The Trump administration’s zero-tolerance policy that tore apart families and caused unconscionable harm to separated children ended in September with a tentative agreement that gave separated families a chance to apply for political asylum in the US.
About 17,000 people have tried to cross the southwest border of the US, hitting a record level in the three months since President Trump halted family separations at the border.
In September, the border patrol detained 16,658 migrants traveling with their families, the biggest one-month total on record and an 80% rise from July, according to The Washington Post, citing unpublished Department of Homeland Security statistics.
Large groups of family members from Central America have traversed many miles on their way to turn themselves in with asylum petitions, fearing a return to their home countries.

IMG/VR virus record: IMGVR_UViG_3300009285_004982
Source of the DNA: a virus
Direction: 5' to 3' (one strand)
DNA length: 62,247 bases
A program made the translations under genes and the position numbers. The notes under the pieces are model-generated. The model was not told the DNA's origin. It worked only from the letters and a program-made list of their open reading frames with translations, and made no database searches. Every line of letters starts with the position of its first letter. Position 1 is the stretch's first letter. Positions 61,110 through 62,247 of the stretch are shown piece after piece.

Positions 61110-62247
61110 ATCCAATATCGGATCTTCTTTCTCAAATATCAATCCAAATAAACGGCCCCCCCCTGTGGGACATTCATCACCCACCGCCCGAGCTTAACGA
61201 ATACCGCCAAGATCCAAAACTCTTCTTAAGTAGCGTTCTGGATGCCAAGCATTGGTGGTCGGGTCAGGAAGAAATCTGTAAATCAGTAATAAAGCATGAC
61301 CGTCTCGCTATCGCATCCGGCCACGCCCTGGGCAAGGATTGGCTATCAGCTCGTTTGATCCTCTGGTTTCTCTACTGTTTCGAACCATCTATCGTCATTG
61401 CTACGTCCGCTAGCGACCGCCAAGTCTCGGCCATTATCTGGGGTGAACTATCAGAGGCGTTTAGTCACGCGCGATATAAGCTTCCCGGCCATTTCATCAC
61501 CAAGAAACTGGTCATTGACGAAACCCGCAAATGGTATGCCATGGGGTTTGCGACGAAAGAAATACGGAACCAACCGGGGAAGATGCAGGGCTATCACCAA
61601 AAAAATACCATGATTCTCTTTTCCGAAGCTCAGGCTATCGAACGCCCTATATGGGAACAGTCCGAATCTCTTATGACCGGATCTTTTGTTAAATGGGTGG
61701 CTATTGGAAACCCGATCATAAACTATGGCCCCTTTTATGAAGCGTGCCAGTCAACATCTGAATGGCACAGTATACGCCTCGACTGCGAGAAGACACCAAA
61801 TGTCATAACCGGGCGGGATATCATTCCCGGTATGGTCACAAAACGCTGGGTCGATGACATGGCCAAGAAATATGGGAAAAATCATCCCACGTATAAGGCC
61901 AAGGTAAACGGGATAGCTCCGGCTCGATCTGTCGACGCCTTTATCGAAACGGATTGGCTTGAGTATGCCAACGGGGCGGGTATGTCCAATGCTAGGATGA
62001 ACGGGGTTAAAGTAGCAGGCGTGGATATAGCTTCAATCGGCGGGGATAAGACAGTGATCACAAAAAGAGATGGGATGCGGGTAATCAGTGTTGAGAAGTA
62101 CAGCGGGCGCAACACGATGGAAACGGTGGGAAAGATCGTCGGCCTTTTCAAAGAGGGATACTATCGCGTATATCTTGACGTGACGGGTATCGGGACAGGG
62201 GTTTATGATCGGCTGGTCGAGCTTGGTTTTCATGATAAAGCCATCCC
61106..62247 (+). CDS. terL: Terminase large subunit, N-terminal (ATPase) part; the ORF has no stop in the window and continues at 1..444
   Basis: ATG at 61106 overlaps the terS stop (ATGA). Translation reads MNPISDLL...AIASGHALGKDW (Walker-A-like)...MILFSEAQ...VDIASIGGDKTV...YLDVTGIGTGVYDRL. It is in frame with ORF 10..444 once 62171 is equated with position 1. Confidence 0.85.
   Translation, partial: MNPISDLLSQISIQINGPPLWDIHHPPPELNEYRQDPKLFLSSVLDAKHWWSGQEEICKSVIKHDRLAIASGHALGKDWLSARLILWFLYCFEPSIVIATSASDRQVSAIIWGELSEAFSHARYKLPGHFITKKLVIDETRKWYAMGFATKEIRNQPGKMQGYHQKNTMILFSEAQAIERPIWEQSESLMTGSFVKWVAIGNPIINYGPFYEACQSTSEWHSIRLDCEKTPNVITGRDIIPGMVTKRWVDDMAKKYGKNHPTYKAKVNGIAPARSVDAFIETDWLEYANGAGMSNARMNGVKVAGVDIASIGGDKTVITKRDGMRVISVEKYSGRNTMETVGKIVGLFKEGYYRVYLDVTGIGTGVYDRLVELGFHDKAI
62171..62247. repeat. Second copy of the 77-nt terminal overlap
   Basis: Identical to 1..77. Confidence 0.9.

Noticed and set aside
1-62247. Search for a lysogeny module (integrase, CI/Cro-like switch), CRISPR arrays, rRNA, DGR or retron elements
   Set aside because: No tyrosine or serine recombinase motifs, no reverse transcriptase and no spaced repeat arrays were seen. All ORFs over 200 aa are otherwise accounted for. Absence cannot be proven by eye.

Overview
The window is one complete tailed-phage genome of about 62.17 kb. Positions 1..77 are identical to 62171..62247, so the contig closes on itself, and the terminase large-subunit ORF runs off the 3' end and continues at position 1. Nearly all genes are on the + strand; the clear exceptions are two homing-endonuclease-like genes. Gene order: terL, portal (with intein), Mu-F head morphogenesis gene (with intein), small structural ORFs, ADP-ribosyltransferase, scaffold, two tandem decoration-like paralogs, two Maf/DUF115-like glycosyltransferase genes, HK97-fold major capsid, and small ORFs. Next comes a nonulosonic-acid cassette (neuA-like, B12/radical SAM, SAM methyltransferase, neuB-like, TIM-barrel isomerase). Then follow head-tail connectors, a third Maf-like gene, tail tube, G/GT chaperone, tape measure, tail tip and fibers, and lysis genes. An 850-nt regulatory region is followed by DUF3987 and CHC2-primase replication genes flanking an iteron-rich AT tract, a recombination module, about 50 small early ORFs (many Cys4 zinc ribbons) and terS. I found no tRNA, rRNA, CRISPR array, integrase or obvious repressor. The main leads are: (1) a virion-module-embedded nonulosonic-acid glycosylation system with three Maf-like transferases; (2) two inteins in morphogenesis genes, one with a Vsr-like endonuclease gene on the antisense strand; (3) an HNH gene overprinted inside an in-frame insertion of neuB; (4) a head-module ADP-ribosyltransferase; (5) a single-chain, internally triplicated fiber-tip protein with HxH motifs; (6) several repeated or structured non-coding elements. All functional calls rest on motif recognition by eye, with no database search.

The families are usually assigned a court date and released from custody, but the immigration proceedings themselves can take years.
The previous record was set in August with 12,774 people in family units arrested at the border.
Meanwhile, US President Donald Trump has asked Secretary of State Mike Pompeo to discuss with Mexico ways of making it more difficult for Central American immigrants to cross the country’s southern border, inserting the issue into ongoing trade negotiations.
On October 17, Trump tweeted that Honduras, Guatemala and El Salvador had been told economic aid would be withheld should citizens from their respective countries or others be permitted to pass through their territory in an attempt to make it to the US-Mexico border.
The Trump administration separated children from thousands of families that were caught illegally crossing the US-Mexican border this spring, before halting the policy.
More than 107,000 migrants with families were arrested during fiscal year 2018 breaking the previous high of 77,857 set in 2016.